The Grenada dove (Leptotila wellsi), was announced as the country’s national bird in 1991 and is only found on the island of Grenada in the West Indies. The Grenada dove is originally known as the pea dove or Well's dove and is considered to be one of the most critically endangered doves in the world. Historically, which includes offshore islands, and the specimen type was collected from Fontenoy, on the west coast.
Grenadian culture is a mixture of British, African, West Indian and French influences which has left an indomitable influence in the folklore, dialect, music and general way of life. African heritage is deeply rooted in Grenadian music, dance and festivals. Soca, Calypso, steel pan and DJ music form the heart of the annual carnival.
The world’s first underwater sculpture park is at Moliniere Bay, Grenada, where there are ranges of sculptures. This modern wonder and popular tourist attraction opened up in 2006 to the general public and was founded and created by Jason deCaires Taylor. The Grenada Underwater Sculpture Park is listed as one of the top 25 Wonders of the World by National Geographic.
Before the 14th century, the Caribs who displaced the earlier population of Arawaks, settled Grenada. Christopher Columbus during his third voyage to the new world in 1498 sited the island and named it Concepción. The origin of the name "Grenada" is ambiguous but it is likely that Spanish sailors renamed the island for the city of Granada in Spain. The French then adapted Granada to Grenade, and the British followed suit, changing Grenade to Grenada.
European settlement was slow to follow due to the fierce resistance of the warlike Caribs. The island remained un-colonized for more than 150 years although Britain and France fought for control. The French gained control of the island in 1672 and held on to it until the British successfully invaded the island in 1762 during the Seven Years’ War and acquired Grenada by the Treaty of Paris in 1763. Although the French regained control in 1779, the island was restored to Britain in 1783 by the Treaty of Versailles.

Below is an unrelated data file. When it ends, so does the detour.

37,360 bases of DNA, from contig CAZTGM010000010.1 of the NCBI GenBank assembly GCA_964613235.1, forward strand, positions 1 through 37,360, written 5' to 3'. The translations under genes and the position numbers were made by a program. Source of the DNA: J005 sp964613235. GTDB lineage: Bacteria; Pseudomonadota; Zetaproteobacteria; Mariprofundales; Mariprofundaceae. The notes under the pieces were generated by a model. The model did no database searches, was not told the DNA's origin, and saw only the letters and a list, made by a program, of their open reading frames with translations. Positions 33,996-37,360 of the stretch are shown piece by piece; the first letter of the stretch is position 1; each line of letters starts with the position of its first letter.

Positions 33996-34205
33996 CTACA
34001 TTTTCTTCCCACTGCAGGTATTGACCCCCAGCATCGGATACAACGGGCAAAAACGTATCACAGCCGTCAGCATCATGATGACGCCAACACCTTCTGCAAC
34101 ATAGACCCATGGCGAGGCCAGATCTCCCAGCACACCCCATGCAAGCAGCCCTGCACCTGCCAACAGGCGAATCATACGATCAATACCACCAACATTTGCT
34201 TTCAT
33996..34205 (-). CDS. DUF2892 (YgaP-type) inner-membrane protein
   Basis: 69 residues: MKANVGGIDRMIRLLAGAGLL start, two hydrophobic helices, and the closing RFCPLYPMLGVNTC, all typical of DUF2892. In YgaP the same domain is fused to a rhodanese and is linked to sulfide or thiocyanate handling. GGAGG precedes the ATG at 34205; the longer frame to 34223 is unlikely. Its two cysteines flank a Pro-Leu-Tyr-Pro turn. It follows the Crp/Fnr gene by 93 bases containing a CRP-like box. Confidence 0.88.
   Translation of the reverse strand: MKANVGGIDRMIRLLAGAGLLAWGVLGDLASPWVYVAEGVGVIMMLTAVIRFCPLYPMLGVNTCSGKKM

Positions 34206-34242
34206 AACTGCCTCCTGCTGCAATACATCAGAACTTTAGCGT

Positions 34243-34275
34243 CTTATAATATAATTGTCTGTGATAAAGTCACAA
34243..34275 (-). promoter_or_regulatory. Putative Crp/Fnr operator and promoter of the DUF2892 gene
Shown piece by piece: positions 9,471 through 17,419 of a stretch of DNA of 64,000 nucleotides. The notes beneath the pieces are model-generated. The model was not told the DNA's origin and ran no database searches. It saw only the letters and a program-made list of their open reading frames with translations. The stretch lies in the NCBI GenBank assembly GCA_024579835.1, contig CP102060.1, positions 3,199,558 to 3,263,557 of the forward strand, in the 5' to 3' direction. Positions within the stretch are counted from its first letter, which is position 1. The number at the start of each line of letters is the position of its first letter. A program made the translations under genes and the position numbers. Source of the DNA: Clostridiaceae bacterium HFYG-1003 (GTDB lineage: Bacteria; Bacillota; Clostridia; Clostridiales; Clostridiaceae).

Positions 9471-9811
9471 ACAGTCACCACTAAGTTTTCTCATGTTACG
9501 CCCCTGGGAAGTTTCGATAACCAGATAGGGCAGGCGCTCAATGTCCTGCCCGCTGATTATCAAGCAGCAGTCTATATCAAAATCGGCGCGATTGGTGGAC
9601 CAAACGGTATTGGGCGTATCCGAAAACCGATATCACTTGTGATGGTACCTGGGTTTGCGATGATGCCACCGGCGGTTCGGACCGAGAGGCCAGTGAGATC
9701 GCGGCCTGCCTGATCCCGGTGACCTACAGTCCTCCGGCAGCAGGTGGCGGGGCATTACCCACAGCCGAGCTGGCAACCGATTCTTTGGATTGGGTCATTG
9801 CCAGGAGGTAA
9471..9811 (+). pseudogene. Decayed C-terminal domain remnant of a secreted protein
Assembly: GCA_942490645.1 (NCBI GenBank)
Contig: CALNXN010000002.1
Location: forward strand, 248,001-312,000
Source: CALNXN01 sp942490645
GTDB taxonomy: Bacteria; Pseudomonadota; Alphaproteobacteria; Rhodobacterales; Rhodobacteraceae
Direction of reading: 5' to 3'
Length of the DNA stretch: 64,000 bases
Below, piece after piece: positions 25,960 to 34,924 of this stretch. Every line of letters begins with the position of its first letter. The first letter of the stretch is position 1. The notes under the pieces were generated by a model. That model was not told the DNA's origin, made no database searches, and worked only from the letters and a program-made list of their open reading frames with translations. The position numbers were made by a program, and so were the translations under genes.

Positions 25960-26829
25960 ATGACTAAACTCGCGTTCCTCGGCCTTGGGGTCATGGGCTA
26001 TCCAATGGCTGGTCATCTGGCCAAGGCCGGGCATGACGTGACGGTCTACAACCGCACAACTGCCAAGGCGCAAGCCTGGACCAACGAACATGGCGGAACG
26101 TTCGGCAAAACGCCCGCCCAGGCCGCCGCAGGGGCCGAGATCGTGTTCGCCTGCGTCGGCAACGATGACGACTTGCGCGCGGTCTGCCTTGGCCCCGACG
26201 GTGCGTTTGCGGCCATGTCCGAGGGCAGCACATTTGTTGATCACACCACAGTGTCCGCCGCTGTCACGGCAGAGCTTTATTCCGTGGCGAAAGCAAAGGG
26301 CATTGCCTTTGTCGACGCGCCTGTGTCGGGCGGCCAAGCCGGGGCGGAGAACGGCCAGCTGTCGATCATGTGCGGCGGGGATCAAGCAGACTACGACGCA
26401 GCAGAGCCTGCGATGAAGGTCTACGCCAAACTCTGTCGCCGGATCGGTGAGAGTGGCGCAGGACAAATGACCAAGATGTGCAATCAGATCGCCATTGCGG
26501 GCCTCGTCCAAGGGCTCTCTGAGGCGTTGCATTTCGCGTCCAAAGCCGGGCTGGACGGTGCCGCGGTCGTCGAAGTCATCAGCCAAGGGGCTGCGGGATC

During the 18th century, the British established sugar plantations and slave labour was brought in from Africa to work on the estates. Natural disasters in the late 18th century destroyed the sugar fields and paved the way for the introduction of other crops. Cacao, cotton, nutmeg and other valuable spices were introduced and Grenada assumed a new importance to European traders.
Slavery was outlawed in 1834 at which the slave population had reached 24,000. National political consciousness took shape through the labour movement. Grenada joined the Federation of the West Indies in 1958. When that was dissolved in 1962, Grenada evolved first into an Associated State with internal self-government (1967). Independence was achieved in 1974; Grenada became a constitutional monarchy, with a Prime Minister and Queen Elizabeth II as Head of State, represented by the Governor General.
The State of Grenada lies between Trinidad and Tobago to the south and St. Vincent and the Grenadines to the north in the Eastern Caribbean. It is the southern-most of the Windward Islands. It is 100 miles north of Venezuela, 158 miles south-west of Barbados.
Grenada is 12 miles (18km) wide and 21 miles (34km) long and covers a land area of 120 sq. miles (440 sq. km), Carriacou is 13 sq. miles (34 sq. km) and Petite Martinique is 486 acres (194 hectares).
Grenada is divided into 6 parishes:
|Saint George||St. George's||65||38,249|
|Saint David||St. David's||44||12,877|
|Carriacou (& Petite Martinique)||Hillsborough||34||5,661|
|SOURCE: City Population|
Grenada’s volcanic origin has produced topography of great beauty and environmental variety, ranging from mountainous rainforest to dry lowlands and coastal mangroves. The highest point is Mt. St. Catherine at 2,757 ft. and ancient volcanic craters can be found in the central massif.